Interest rate policy change could increase student debt

By Matt Daray

A new student loan law passed by Congress may hurt the very cause it was created to support – student pocketbooks.

Congress capped the student loan interest rate at 3.9 percent for undergraduates this school year. Without the cap, rates could have jumped to 6.8 percent. But, at the same time, Congress decided to align rates to the market. That could allow the rates to climb to 8.25 percent in the future.

While the law was designed to help students, university officials say it may hurt students in the long run.


The new law guarantees the government will receive profits over the next several years. Profits are expected to generate $175 billion for the government over the next decade and increase profit levels starting in 2016, according to an August Congressional Budget Office report.

University President Glenn Poshard said the rate cap renders mixed emotions because the bill will make college more expensive in the short term, and it seems to benefit the government more than students in the long-term.

“It may end up that the government becomes the largest recipient of profits off these loans as opposed to students, and I don’t like that,” he said.

Poshard said he is grateful the rates are lower than their original projections, but they are still higher this year than last. He said it would impact students even more than it already has.

Enrollment rates might be affected by an increase in interest rates, as some families might not be able to afford an education if student loans lead to more debt, he said, especially during a recession. He said the combination of national and state financial woes on top of the burden of some families dealing with medium–to-low income can make it almost impossible for some individuals to attend college.

“I would have preferred that (the government) left the rates at 3.4 percent and capped that, but they didn’t,” he said. “It’s certainly going to cost students more than it has in the past several years and, therefore, is going to cost their families more.”

Terri Harfst, director of the Financial Aid Office, said the cap would likely not affect enrollment because students who want an education and cannot pay for it themselves will ask for loans despite interest rates.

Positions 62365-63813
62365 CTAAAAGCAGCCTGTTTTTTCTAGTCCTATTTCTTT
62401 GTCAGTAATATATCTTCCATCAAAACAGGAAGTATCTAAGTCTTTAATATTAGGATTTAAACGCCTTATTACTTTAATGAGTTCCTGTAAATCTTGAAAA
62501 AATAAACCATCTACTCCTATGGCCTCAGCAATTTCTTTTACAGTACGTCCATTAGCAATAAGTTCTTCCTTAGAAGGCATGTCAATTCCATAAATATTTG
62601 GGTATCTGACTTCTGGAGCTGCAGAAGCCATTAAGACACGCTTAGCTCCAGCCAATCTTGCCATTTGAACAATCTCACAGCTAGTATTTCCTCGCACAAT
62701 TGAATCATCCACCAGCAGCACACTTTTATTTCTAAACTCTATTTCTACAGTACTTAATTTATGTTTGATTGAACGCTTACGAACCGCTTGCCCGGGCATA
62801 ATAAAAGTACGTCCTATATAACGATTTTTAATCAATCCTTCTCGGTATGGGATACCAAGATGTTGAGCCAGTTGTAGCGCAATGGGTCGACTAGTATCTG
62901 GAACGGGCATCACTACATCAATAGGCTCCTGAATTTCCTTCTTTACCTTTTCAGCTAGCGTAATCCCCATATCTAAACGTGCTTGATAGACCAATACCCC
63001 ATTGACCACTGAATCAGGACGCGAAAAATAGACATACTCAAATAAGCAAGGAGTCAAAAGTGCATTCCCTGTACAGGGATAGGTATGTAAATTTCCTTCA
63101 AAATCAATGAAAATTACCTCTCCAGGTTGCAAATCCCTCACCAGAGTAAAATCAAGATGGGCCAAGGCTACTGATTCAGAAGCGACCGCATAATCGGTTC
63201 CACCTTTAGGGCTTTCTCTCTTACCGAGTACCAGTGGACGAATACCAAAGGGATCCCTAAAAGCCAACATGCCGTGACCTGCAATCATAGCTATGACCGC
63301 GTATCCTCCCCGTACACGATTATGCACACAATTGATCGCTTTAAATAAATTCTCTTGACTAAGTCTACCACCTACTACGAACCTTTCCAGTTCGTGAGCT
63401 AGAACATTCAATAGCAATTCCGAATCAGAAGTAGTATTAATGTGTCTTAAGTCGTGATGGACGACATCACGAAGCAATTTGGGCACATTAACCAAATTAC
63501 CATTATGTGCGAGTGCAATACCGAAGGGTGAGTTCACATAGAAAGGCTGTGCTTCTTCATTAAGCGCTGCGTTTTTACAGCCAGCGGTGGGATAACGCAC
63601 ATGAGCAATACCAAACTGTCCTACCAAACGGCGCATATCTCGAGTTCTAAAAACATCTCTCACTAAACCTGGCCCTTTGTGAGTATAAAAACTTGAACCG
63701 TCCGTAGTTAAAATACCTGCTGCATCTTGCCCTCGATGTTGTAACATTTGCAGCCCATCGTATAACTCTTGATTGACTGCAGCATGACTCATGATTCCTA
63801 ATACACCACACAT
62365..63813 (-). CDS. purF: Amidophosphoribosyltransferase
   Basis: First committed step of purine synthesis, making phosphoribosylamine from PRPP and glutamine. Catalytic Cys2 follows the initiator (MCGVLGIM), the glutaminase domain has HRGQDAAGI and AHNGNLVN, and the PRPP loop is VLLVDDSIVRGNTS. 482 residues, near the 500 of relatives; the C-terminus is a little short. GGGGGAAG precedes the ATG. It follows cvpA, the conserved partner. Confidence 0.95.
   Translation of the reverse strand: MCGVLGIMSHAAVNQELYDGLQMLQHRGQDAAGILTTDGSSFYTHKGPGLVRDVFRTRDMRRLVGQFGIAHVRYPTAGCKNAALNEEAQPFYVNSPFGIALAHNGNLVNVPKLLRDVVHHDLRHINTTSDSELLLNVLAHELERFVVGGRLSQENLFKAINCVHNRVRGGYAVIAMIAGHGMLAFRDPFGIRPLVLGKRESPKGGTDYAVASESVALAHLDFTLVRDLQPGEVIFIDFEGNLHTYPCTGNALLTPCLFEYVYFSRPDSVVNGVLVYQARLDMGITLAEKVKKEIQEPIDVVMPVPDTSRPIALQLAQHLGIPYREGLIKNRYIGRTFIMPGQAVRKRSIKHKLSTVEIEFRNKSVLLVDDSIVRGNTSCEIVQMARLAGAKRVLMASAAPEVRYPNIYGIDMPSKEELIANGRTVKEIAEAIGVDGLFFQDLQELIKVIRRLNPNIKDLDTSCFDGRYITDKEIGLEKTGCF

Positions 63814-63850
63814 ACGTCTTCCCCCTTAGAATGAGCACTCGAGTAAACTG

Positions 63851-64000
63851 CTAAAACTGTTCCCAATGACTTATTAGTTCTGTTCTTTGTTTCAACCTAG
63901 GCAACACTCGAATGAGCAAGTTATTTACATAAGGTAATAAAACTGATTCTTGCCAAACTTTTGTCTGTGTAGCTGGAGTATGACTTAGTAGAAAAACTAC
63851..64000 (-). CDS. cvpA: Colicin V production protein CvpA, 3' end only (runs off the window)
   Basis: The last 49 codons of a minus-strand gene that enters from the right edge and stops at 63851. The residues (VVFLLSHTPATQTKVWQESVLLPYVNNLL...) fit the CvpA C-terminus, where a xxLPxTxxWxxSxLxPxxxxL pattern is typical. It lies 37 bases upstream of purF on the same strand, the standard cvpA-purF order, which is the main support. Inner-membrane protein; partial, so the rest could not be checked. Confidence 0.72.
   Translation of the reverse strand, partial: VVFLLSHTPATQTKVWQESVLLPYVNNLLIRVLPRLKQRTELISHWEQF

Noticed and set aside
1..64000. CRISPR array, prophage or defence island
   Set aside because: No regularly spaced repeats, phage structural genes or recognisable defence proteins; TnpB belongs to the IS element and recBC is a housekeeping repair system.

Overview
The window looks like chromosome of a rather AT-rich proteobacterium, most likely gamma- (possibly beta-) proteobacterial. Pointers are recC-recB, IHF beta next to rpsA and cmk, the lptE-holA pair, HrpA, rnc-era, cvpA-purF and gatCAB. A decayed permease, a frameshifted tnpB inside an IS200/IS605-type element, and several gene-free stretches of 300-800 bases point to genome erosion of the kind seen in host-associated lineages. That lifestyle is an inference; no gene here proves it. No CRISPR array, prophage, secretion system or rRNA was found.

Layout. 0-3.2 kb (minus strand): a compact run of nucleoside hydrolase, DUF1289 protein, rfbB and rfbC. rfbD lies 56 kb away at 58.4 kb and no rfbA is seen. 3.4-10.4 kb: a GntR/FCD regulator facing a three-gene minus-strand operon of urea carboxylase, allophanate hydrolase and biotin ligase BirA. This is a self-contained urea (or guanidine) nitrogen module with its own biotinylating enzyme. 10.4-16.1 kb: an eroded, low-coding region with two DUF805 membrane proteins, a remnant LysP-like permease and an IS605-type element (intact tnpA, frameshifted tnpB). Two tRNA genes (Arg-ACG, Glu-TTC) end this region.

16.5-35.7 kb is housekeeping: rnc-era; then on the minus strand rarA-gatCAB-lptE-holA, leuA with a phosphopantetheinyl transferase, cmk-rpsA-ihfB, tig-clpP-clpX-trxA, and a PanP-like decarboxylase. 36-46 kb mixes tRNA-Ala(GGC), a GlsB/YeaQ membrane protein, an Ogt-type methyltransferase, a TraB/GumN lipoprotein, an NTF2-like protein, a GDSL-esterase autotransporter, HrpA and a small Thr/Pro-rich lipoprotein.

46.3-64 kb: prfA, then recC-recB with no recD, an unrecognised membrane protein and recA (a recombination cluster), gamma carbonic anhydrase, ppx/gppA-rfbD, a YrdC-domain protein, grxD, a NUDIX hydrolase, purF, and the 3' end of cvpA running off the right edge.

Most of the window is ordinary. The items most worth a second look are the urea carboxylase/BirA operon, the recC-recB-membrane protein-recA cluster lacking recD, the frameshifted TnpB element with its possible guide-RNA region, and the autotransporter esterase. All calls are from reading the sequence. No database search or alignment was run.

“Regardless of what this cap is now, students still need to take out student loans if they have need,” she said. “If they don’t have a family supporting them, assisting them through expenses, student loans are vital to the financial aid package.”

Harfst said while this year’s established interest rate is better than July’s, it has had no effect on the number of loans students can apply for. One reason, she said, is because students are more concerned with receiving an education than the long-term costs of repaying loans.

“This cap hasn’t increased or decreased anything because I really don’t think students are thinking about (the costs) at that point,” she said. “They’re just thinking, ‘I need this money.’”

Increasing students’ loan-borrowing limits would have more impact on the number of loans available to the student, Harfst said, but universities are hesitant because their goal is to make sure students graduate with the lowest amount of debt possible. She said the challenge of student loans is managing affordability, paying for college and keeping students out of debt.

Despite the fiscal challenge, Harfst said she doesn’t think the capped rates will affect the balancing act.

The possibility of paying more interest on loans has some students worried about how much debt they will incur along with their peers.

Noah Coleman, a sophomore from Du Quoin studying English, said his friend is already having problems with his loans and the possible increase would make it worse.

“My buddy is struggling enough already as it is with his loans,” he said. “If they’re raising it, then that’s going to suck for him a lot.”

Mykkia Henderson, a junior from East St. Louis studying psychology, said the rate cap will help, but is irrelevant compared to how much she will have to pay back anyway.

“It’ll help me to a certain extent, but at the same time, we still are going to have to be paying student loans back probably for the next 30-40 years of our lives after we graduate,” she said.